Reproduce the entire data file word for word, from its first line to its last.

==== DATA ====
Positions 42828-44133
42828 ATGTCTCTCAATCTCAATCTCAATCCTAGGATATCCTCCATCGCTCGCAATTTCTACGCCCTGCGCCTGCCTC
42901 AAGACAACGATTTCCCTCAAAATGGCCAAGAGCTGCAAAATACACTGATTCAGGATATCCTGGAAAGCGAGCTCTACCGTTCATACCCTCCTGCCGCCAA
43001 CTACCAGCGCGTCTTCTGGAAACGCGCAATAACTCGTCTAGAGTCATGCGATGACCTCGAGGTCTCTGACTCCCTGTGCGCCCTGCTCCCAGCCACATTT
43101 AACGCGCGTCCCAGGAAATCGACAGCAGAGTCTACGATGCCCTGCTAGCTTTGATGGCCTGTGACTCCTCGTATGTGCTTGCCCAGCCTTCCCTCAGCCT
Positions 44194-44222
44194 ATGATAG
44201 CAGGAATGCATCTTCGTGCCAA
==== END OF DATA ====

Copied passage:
Positions 42828-44133
42828 ATGTCTCTCAATCTCAATCTCAATCCTAGGATATCCTCCATCGCTCGCAATTTCTACGCCCTGCGCCTGCCTC
42901 AAGACAACGATTTCCCTCAAAATGGCCAAGAGCTGCAAAATACACTGATTCAGGATATCCTGGAAAGCGAGCTCTACCGTTCATACCCTCCTGCCGCCAA
43001 CTACCAGCGCGTCTTCTGGAAACGCGCAATAACTCGTCTAGAGTCATGCGATGACCTCGAGGTCTCTGACTCCCTGTGCGCCCTGCTCCCAGCCACATTT
43101 AACGCGCGTCCCAGGAAATCGACAGCAGAGTCTACGATGCCCTGCTAGCTTTGATGGCCTGTGACTCCTCGTATGTGCTTGCCCAGCCTTCCCTCAGCCT
Positions 44194-44222
44194 ATGATAG
44201 CAGGAATGCATCTTCGTGCCAA